Solar farms are being built across Wisconsin. How do they power homes?
The change in Wisconsin's rural landscape is getting harder to miss.
Interspersed with the state's seemingly endless sea of crops and red barns are row upon row of shiny panels producing energy to power thousands of Wisconsin homes.
Five massive solar farms have gone into operation since 2020, when Wisconsin's first large-scale solar system came online in Manitowoc County. Combined, the electricity they produce can power about 130,000 homes. That number will more than triple by the end of next year, when another 13 that are now under construction will have been commissioned.
Including solar arrays that are either proposed or already approved by the state Public Service Commission, utility-scale solar energy will in the relatively near future be able to power nearly one-third of the 2.8 million housing units that the U.S. Census Bureau estimates are in Wisconsin. And that doesn't include the explosion of smaller installations, from residential rooftops to community solar parks.
Although solar farms are becoming an increasingly common sight, how they convert energy from the sun to electricity for the home can be hard to understand. Here's a step by step look at how it works:
Burning at 27 million degrees, the sun throws off immense amounts of energy. We can feel it on our skin or on an asphalt road on a hot summer day.
That energy that arrives as light is composed of photons, tiny packets of energy that on their own don't have an electric charge. But certain substances are struck by light and undergo a reaction that releases electrons, which is referred to as photovoltaics.
In a solar panel, that substance is an interconnected array of silicone-based wafers that have a positive side and a negative side. That allows the electrons to flow, creating an electrical current.
How many cells are in each panel can vary based on its dimensions and whether it has cells on both sides. Two-sided, or bifacial, panels can capture light energy that's reflected off the ground.
The electricity produced by a solar panel is direct current electricity, the same type of electricity that you get from a battery. But that's not what powers our homes, schools and workplaces. That means the current needs to go through several transformations before it becomes the alternating current, or AC, power that is delivered to our homes.
Rows of solar panels are connected by string cables, wires that run the length of a row of solar panels and then feed into a combiner box, where the power is collected and then sent on to the next step, an inverter.
Steve Greidanus, generation engineering manager at Alliant Energy, uses a comparison to a tree. Each panel, he said, is like a leaf collecting the sun’s energy. The string cables tie together the power created by each panel, similar to how branches collect energy for a tree.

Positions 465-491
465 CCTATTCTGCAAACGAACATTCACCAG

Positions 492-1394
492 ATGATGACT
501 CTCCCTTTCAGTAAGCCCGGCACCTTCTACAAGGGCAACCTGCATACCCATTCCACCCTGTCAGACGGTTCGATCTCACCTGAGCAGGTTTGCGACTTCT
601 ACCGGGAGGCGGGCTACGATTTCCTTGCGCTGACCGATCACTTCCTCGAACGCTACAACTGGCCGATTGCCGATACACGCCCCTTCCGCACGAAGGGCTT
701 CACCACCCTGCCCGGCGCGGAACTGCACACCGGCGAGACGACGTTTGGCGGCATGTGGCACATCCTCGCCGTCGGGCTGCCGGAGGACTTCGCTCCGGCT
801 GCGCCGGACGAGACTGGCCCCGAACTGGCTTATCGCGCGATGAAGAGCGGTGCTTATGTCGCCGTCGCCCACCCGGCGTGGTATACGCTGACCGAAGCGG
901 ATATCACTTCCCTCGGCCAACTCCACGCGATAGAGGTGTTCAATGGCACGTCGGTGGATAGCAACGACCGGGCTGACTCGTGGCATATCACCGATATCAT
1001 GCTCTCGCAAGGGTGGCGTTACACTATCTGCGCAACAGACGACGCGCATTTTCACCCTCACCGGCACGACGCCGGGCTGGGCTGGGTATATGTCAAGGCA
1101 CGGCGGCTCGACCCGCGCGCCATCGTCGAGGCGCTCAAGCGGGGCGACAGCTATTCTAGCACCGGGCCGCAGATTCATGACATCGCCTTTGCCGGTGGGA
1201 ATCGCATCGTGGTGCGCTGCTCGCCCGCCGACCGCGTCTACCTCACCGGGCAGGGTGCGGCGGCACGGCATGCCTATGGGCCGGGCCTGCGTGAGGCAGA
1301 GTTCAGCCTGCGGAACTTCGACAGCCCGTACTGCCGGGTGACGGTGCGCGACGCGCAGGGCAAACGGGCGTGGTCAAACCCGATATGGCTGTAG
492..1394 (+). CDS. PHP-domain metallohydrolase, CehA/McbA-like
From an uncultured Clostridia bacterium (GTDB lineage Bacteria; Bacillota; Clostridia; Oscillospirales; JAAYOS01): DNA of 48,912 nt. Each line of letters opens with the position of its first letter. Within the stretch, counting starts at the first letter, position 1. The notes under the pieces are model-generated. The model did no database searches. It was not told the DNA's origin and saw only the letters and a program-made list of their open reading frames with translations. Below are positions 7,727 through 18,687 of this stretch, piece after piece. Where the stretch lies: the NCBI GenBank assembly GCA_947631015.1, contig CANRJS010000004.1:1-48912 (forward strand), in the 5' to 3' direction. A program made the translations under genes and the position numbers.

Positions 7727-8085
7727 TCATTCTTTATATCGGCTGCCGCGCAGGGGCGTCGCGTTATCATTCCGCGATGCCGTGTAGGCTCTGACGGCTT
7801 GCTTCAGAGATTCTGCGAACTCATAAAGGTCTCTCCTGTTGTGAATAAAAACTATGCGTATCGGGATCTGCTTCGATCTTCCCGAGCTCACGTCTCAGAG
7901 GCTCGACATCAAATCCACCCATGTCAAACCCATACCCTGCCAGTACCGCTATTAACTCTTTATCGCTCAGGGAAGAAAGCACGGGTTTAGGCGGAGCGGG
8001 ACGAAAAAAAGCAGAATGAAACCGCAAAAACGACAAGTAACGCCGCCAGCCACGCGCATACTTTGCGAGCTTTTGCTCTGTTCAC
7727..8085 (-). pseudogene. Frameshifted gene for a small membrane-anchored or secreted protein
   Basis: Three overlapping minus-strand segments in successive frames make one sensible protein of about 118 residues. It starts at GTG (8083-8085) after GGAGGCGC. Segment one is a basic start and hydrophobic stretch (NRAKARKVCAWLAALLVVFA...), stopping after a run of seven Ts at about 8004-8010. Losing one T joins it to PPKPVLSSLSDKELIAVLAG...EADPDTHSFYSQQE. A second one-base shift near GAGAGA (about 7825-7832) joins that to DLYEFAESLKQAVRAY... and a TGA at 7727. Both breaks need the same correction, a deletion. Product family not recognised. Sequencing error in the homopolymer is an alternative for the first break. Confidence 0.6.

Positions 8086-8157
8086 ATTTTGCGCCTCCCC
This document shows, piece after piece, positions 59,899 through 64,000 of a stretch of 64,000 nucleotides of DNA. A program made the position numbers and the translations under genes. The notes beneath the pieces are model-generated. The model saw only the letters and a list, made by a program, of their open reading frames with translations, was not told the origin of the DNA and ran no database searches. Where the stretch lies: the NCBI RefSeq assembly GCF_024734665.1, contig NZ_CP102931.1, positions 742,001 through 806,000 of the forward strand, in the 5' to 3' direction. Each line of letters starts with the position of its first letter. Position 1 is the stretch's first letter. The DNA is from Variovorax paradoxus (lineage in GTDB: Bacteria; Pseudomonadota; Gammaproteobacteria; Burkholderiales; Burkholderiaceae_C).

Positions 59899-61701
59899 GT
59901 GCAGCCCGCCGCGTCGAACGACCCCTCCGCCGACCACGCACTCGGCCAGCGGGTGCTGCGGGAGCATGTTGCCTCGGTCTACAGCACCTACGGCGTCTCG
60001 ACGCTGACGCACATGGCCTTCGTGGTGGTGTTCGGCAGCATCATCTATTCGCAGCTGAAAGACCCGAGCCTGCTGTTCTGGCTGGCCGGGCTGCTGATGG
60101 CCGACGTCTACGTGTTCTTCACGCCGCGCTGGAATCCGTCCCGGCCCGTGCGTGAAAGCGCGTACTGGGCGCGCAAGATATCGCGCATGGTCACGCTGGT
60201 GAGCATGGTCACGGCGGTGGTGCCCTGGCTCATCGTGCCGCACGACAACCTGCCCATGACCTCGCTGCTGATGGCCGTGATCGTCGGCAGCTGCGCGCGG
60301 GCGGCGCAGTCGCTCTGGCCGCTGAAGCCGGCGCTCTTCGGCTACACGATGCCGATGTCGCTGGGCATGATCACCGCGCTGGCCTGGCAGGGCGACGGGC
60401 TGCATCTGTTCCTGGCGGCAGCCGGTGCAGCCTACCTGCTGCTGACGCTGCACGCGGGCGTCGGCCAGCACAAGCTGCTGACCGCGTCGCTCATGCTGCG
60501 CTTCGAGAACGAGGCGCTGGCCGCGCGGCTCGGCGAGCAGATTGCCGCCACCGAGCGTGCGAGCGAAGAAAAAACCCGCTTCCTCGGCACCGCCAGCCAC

Welcome to the inverter, a device that the U.S. Department of Energy calls "one of the most important pieces of equipment in a solar energy system."
This is where the now combined electricity gets converted to alternating current, the type of electricity we use in our homes.
Large solar farms use multiple inverters to collect power from the string cables, convert it to low-voltage AC current, and then send it down the line via underground cables to the next step, where all of that power is combined.
The combination of power sources happens at substations, the last on-site step before it goes to the electric grid.
It's also where the AC power that flows from the inverters is boosted by transformers to a higher voltage to match that of the nearby transmission line that ties the solar farm into the electric grid.
This is an added step compared to what happens with rooftop solar arrays, where an inverter converts the battery power to an AC current that matches the power that runs through the electric meter.
Some solar projects can be tied in to an existing substation, but large developments typically require construction of a new substation, said Eric Udelhofen, vice president of development at OneEnergy Renewables in Madison.
Industry experts like to compare the electric grid to a road system that's composed of an interconnected network that's designed to carry different amounts of traffic.
Smaller solar arrays can be hooked up to local electric networks, akin to a county trunk road, but when it comes to the big solar farms the electrons are pushed to the electric "interstate," a network of high voltage lines that move electricity across the region, said Tom Dagenais, director of system planning at Pewaukee-based American Transmission Corp.
The location of these high voltage lines plays a significant role in determining where solar farms are built.
Before the electricity gets to your home, it flows through another substation that reduces the voltage to the lower and safer levels used in homes and businesses.
If someone subscribes to a utility's solar energy project, you're paying for the generation of the power, but not for the electricity it produces.
Because it is co-mingled with all of the other power sources that feed the grid, there is no way to know where or how the electricity that arrives in your home was produced.
Dagenais uses a swimming pool analogy to explain.
"It’s like using a garden hose to fill a wading pool and then it rains," he said. "Once the water is in the pool, there’s no way to separate it based on where it came from."